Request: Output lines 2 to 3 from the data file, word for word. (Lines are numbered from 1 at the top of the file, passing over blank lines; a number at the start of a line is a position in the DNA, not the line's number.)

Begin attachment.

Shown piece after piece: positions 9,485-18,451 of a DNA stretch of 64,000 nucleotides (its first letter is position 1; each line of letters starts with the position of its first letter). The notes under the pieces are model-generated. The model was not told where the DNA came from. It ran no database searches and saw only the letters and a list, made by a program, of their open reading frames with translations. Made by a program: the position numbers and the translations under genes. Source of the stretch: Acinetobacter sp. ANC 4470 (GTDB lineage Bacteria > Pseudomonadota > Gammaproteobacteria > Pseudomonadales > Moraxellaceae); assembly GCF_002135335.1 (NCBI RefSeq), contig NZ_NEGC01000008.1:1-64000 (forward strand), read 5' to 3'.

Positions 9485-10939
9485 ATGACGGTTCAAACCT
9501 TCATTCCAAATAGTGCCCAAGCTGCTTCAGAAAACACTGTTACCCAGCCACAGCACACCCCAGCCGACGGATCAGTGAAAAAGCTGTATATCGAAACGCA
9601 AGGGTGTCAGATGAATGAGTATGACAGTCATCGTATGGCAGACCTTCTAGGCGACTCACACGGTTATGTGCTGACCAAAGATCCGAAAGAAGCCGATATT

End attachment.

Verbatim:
Positions 9485-10939
9485 ATGACGGTTCAAACCT